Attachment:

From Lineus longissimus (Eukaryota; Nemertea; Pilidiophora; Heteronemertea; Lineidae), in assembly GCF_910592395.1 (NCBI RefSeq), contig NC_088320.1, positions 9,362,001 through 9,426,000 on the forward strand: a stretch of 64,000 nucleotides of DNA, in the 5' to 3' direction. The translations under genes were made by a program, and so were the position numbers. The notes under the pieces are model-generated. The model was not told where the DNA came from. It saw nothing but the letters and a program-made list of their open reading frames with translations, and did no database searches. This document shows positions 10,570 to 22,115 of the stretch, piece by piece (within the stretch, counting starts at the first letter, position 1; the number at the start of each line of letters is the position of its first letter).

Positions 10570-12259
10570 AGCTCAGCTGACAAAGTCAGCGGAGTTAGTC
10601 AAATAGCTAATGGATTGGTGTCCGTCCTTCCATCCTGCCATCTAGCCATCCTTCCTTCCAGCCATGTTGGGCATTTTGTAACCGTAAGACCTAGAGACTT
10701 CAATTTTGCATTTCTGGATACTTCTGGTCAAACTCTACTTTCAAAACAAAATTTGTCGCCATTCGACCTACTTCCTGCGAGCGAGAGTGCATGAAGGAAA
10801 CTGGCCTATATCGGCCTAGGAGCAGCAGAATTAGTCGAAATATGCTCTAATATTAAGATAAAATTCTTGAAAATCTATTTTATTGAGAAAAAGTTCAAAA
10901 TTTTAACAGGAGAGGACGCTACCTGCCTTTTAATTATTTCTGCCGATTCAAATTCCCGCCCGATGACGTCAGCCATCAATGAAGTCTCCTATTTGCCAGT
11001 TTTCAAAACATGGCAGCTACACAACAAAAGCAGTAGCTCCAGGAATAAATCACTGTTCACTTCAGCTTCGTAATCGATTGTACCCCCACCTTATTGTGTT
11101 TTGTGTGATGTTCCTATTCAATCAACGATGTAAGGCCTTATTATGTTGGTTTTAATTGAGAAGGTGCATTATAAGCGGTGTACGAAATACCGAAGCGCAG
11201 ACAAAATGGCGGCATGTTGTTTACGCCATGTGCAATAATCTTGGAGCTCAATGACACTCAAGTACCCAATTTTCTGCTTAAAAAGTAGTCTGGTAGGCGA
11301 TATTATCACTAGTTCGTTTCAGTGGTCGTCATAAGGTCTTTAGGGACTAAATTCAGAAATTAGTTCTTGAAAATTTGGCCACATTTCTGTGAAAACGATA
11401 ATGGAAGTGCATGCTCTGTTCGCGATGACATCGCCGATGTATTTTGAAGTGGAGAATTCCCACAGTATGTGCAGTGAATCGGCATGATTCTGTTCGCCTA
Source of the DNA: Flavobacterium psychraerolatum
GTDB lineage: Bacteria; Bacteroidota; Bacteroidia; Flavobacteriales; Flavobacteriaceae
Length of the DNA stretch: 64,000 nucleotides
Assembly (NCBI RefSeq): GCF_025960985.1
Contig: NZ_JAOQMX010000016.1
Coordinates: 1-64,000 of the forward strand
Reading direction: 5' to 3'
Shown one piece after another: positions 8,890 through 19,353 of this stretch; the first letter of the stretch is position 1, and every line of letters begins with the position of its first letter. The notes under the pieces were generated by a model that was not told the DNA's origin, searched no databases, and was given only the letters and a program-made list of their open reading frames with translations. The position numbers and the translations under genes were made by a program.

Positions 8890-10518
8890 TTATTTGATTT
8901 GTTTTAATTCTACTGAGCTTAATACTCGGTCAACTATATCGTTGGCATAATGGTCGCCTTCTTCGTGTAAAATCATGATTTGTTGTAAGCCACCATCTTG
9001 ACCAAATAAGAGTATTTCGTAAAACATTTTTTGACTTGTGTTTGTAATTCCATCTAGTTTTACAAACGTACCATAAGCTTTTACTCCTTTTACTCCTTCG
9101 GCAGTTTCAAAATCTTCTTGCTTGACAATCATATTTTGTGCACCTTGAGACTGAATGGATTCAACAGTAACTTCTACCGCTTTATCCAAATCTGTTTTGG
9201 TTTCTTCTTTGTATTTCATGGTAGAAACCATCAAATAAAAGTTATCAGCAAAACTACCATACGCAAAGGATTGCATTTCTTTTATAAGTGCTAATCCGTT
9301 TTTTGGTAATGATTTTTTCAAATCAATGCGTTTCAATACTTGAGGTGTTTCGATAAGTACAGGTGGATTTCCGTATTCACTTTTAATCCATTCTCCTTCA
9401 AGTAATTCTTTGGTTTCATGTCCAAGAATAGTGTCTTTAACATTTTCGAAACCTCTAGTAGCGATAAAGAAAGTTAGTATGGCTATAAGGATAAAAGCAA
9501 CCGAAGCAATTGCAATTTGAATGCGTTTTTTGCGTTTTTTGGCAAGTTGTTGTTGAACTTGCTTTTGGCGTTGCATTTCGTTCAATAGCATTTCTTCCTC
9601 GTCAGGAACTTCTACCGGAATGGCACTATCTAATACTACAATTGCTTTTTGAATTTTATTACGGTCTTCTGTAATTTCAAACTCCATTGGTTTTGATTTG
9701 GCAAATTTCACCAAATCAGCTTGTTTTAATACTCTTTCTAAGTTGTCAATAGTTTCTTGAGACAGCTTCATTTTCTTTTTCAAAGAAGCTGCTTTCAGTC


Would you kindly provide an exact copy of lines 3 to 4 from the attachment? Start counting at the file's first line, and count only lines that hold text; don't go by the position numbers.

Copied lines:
10570 AGCTCAGCTGACAAAGTCAGCGGAGTTAGTC
10601 AAATAGCTAATGGATTGGTGTCCGTCCTTCCATCCTGCCATCTAGCCATCCTTCCTTCCAGCCATGTTGGGCATTTTGTAACCGTAAGACCTAGAGACTT